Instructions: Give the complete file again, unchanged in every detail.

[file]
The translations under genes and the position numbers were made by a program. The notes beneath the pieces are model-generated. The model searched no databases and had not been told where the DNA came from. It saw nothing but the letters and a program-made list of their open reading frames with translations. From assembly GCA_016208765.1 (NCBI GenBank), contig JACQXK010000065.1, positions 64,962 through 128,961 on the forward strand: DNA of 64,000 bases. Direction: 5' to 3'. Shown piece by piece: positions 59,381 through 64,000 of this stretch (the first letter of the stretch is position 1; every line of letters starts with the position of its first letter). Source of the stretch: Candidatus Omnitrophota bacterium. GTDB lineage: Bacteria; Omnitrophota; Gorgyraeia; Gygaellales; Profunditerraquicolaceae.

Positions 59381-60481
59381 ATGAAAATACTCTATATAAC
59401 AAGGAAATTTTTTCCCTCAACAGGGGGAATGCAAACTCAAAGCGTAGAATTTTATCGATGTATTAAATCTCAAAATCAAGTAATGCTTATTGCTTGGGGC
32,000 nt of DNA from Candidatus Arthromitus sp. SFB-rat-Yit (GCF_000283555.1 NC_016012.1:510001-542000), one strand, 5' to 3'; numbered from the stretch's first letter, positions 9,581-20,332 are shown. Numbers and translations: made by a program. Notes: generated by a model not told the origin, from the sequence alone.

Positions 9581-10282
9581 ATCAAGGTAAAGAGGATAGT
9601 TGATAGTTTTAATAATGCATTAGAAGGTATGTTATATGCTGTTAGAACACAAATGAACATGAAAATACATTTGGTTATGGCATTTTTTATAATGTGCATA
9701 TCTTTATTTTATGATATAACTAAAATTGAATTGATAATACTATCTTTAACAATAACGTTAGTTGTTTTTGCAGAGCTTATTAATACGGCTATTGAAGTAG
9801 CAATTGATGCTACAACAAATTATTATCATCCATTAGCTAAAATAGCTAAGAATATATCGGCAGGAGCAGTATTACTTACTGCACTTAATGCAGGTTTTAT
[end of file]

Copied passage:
The translations under genes and the position numbers were made by a program. The notes beneath the pieces are model-generated. The model searched no databases and had not been told where the DNA came from. It saw nothing but the letters and a program-made list of their open reading frames with translations. From assembly GCA_016208765.1 (NCBI GenBank), contig JACQXK010000065.1, positions 64,962 through 128,961 on the forward strand: DNA of 64,000 bases. Direction: 5' to 3'. Shown piece by piece: positions 59,381 through 64,000 of this stretch (the first letter of the stretch is position 1; every line of letters starts with the position of its first letter). Source of the stretch: Candidatus Omnitrophota bacterium. GTDB lineage: Bacteria; Omnitrophota; Gorgyraeia; Gygaellales; Profunditerraquicolaceae.

Positions 59381-60481
59381 ATGAAAATACTCTATATAAC
59401 AAGGAAATTTTTTCCCTCAACAGGGGGAATGCAAACTCAAAGCGTAGAATTTTATCGATGTATTAAATCTCAAAATCAAGTAATGCTTATTGCTTGGGGC
32,000 nt of DNA from Candidatus Arthromitus sp. SFB-rat-Yit (GCF_000283555.1 NC_016012.1:510001-542000), one strand, 5' to 3'; numbered from the stretch's first letter, positions 9,581-20,332 are shown. Numbers and translations: made by a program. Notes: generated by a model not told the origin, from the sequence alone.

Positions 9581-10282
9581 ATCAAGGTAAAGAGGATAGT
9601 TGATAGTTTTAATAATGCATTAGAAGGTATGTTATATGCTGTTAGAACACAAATGAACATGAAAATACATTTGGTTATGGCATTTTTTATAATGTGCATA
9701 TCTTTATTTTATGATATAACTAAAATTGAATTGATAATACTATCTTTAACAATAACGTTAGTTGTTTTTGCAGAGCTTATTAATACGGCTATTGAAGTAG
9801 CAATTGATGCTACAACAAATTATTATCATCCATTAGCTAAAATAGCTAAGAATATATCGGCAGGAGCAGTATTACTTACTGCACTTAATGCAGGTTTTAT